Rachel brushfield

Rachel Brushfield

A one-size-fits-all approach to law firm management cannot begin to get the best out of each of these generations, says Brushfield. The old hierarchical model of partners being the parent or master and younger lawyers being the child, servant or apprentice is no longer tolerated in modern law firms. ‘Failure to tackle generational differences,’ she writes, ‘will lead to clashes and increased employee turnover – costly in time, money and lost business.’

Slater and Gordon employment lawyer Remziye Ozcan updates delegates on recent developments in employment caselaw. Talon Engineering v Smith revolved around Mrs Smith being disciplined for calling, in an email to a customer, a colleague a ‘knob head’ and a ‘knob’. She was dismissed, but took her case to the Employment Appeal Tribunal (EAT), claiming unfair dismissal on the grounds that her employer had wrongly declined to postpone the hearing until her trade union representative became available to accompany her. The EAT agreed, saying that the employer should reasonably have agreed to a two-week delay until the trade union official could go to the hearing with Smith. Ozcan cautions: ‘Think very carefully about postponement requirements.’

Another case also involved colourful language, in this instance ‘fat ginger pikey’. Ozcan warns delegates ‘always look at the larger picture’ and consider the ‘context’. Such ‘banter’, apparently, was common in the context of this particular office culture and the claimant – who had taken offence  – himself had a track record of frequently using the ‘c-word’. ‘Things are not always as first perceived,’ stresses Ozcan. ‘Once the tribunal had looked closer at the claimant’s behaviour, it became apparent that there was no case to answer.’

Formalising flexible and agile working policies not only saves space, it also reduces commuting times, which improves the attractiveness of our firm compared to our competitors

Ann Harrison, Stephensons

The conference moves on to a panel discussion, ‘Flexible and agile working – what is it and can it work for you?’ Flexible working is fashioned to suit employees’ needs, such as flexible start and finish hours or working from home. Agile working, on the other hand, allows people to work where, when and how they choose with maximum flexibility and minimum restraints. In both cases, exponents argue, the objective is to optimise performance.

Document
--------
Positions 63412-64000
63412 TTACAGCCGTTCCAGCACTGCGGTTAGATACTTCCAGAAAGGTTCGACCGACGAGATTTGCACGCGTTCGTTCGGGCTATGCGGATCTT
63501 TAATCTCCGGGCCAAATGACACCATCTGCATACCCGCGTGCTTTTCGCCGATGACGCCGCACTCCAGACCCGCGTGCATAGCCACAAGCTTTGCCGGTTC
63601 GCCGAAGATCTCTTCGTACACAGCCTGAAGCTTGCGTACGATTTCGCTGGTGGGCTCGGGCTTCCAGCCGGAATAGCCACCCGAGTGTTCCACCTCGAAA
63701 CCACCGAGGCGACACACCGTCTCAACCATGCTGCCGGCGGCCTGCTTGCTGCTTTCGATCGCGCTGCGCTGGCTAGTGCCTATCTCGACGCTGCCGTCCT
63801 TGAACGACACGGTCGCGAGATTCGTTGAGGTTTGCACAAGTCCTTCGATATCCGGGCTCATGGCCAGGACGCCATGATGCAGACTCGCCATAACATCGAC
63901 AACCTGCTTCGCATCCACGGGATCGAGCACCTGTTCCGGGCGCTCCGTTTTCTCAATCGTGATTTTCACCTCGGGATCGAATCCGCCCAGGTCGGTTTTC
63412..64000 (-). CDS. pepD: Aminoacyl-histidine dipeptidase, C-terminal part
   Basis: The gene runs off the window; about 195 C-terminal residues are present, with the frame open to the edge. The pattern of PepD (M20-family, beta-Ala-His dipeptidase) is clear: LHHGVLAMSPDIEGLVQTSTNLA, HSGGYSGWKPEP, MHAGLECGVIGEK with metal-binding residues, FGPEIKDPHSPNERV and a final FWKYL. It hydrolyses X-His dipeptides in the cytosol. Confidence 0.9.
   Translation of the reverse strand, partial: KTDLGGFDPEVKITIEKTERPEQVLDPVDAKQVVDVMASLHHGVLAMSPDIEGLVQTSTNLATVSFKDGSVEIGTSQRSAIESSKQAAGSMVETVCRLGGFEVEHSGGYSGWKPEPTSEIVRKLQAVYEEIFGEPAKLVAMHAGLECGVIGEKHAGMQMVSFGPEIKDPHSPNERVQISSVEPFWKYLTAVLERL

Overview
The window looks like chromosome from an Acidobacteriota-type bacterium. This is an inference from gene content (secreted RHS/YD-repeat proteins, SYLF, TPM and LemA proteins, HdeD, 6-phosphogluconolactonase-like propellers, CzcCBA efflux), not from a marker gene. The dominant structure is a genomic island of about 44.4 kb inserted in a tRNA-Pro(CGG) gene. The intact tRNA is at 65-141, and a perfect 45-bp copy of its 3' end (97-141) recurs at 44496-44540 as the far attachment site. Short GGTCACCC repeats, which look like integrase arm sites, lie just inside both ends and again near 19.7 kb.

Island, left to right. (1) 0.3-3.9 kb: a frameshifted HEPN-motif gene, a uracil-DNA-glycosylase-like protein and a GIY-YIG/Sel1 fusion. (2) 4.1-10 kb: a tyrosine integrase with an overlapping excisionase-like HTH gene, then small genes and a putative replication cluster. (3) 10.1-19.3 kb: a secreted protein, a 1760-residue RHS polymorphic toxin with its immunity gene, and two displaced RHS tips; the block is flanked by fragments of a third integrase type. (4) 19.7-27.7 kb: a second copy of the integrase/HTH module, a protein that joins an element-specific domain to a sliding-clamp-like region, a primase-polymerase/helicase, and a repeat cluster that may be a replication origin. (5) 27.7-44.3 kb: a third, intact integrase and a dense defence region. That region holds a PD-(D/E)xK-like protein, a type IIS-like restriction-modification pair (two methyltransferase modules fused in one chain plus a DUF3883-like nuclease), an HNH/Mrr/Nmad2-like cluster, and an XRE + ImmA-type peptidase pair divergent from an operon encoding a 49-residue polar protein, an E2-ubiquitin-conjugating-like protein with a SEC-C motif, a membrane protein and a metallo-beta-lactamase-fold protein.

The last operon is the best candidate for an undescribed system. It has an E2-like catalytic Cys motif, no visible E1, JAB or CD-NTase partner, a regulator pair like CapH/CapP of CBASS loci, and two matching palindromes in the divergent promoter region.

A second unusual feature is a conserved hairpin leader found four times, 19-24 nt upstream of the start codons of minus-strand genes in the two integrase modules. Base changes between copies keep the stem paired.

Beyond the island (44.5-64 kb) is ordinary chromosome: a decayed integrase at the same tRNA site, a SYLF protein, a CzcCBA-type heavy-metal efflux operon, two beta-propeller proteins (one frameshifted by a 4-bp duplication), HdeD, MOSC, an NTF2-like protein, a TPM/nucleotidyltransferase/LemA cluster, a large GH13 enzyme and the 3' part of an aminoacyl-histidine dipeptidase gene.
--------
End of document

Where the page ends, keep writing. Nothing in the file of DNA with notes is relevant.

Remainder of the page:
Panel chair Deborah O’Sullivan, managing director of Ten2Two, starts by observing that a large proportion of the conference’s delegates are already working flexibly. This trend is endorsed by Jonathan Bond, international firm Pinsent Masons’ director of HR and learning. ‘Forty-five per cent of our UK offices are already set up for agile working,’ he states. ‘We operate on a ratio of 100 desks to every 120 staff [the firm has more than 2,500 staff globally]. It would cost us an extra £1m a year to seat all staff every day, so agile working saves us costs without sacrificing efficiency.’

International firm DAC Beachcroft senior partner Virginia Clegg concurs. ‘We work on a ratio of eight desks to every 10 staff [the firm also has around 2,500 staff globally] and have found that our blend of agile and flexible working improves work-life balance. It helps us attract and retain talent because, after all, we are competing with companies that have such perks as table tennis tables in their offices.’

Ann Harrison, chair of 450-strong national firm Stephensons Solicitors, says that formalising flexible and agile working policies not only saves space, it also reduces commuting times, which ‘improves the attractiveness of our firm compared to our competitors’.

Ann harrison

Ann Harrison

Nadia Biles Davies, chief operating officer of London public sector law firm Sharpe Pritchard, remarks that ‘men are parents too, with childcare and other responsibilities’. Today’s firms should reflect ‘the different demographics of modern families and modern life’, she urges.